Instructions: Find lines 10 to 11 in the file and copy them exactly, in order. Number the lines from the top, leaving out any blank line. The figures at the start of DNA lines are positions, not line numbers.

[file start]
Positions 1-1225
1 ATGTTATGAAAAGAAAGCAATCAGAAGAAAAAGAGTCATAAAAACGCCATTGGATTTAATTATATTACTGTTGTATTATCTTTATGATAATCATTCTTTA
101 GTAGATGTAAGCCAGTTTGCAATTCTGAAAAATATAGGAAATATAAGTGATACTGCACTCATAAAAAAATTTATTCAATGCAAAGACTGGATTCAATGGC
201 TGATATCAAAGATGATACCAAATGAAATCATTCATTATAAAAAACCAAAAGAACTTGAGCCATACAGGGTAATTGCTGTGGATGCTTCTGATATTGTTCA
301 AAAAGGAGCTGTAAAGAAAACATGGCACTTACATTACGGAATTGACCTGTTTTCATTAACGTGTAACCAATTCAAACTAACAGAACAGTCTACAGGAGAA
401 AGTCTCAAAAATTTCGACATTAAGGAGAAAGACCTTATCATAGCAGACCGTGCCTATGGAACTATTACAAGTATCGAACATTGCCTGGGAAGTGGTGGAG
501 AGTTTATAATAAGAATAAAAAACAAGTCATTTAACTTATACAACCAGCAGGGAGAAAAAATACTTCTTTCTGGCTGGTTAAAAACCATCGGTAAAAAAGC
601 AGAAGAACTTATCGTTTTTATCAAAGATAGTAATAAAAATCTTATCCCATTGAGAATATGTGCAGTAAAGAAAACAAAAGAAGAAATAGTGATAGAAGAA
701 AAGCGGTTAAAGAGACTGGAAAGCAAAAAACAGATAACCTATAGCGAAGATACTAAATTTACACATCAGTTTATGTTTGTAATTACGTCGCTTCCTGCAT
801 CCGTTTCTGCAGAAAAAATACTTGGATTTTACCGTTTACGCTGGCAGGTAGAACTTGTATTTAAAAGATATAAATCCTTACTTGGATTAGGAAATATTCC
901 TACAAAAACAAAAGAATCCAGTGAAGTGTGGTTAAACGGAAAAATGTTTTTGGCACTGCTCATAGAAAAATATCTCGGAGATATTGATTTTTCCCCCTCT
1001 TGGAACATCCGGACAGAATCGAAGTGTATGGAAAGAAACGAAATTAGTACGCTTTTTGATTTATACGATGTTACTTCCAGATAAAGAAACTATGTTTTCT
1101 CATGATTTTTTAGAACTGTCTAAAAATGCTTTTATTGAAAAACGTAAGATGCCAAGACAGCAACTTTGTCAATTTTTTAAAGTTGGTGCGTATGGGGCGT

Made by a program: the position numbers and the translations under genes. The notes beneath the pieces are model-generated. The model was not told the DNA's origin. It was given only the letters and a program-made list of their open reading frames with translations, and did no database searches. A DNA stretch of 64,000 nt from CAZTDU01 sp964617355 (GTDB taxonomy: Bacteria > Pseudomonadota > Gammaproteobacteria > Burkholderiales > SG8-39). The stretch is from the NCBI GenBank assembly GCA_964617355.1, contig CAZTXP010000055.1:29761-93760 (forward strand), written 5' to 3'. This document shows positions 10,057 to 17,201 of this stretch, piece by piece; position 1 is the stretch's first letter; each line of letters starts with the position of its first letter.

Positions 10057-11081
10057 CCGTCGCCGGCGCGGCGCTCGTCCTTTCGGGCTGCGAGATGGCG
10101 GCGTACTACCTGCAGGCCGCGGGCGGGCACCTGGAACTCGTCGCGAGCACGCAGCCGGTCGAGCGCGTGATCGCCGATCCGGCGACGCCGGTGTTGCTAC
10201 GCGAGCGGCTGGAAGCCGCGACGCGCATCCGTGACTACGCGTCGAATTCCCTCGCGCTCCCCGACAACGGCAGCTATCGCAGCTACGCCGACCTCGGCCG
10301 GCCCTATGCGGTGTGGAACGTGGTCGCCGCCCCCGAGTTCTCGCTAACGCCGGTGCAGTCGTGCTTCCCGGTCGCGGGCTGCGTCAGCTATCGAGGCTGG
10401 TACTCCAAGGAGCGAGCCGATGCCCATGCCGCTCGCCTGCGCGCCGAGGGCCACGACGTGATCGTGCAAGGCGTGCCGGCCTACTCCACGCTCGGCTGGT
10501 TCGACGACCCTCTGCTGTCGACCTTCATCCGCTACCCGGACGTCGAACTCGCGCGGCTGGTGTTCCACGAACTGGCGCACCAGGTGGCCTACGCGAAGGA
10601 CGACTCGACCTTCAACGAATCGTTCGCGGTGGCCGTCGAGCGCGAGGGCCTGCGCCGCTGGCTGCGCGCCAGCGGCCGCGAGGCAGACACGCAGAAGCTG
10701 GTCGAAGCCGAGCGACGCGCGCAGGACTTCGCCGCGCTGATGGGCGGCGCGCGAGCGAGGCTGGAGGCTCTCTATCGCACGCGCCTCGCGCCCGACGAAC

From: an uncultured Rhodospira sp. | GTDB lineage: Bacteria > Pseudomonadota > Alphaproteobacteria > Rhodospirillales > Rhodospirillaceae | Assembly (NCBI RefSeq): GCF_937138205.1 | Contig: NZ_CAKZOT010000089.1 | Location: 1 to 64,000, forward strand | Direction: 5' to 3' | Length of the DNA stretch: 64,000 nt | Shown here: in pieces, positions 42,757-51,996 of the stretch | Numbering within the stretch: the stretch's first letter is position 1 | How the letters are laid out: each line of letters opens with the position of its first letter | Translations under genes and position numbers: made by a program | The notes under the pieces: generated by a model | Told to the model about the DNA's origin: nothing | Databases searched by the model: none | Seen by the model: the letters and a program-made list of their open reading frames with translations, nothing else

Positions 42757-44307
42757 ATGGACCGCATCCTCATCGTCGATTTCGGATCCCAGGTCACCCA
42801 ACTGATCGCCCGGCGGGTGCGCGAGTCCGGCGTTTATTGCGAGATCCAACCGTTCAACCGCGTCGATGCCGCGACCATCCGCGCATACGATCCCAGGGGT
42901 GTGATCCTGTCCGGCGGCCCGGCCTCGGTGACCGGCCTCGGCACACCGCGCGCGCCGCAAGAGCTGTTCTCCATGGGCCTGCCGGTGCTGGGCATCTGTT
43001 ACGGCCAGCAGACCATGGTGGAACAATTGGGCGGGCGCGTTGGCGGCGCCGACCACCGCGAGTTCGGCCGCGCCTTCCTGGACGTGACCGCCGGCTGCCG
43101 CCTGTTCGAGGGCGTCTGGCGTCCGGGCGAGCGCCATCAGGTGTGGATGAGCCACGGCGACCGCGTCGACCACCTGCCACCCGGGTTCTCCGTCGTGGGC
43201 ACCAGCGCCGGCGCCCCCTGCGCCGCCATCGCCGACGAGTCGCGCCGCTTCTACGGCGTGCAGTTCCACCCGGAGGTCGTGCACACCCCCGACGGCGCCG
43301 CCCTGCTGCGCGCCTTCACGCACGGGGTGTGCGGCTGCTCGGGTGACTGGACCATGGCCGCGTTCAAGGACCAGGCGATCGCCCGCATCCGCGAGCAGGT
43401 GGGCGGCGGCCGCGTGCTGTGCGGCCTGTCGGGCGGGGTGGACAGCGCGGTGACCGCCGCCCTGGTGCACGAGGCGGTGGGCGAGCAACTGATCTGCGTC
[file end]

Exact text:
801 CCGTTTCTGCAGAAAAAATACTTGGATTTTACCGTTTACGCTGGCAGGTAGAACTTGTATTTAAAAGATATAAATCCTTACTTGGATTAGGAAATATTCC
901 TACAAAAACAAAAGAATCCAGTGAAGTGTGGTTAAACGGAAAAATGTTTTTGGCACTGCTCATAGAAAAATATCTCGGAGATATTGATTTTTCCCCCTCT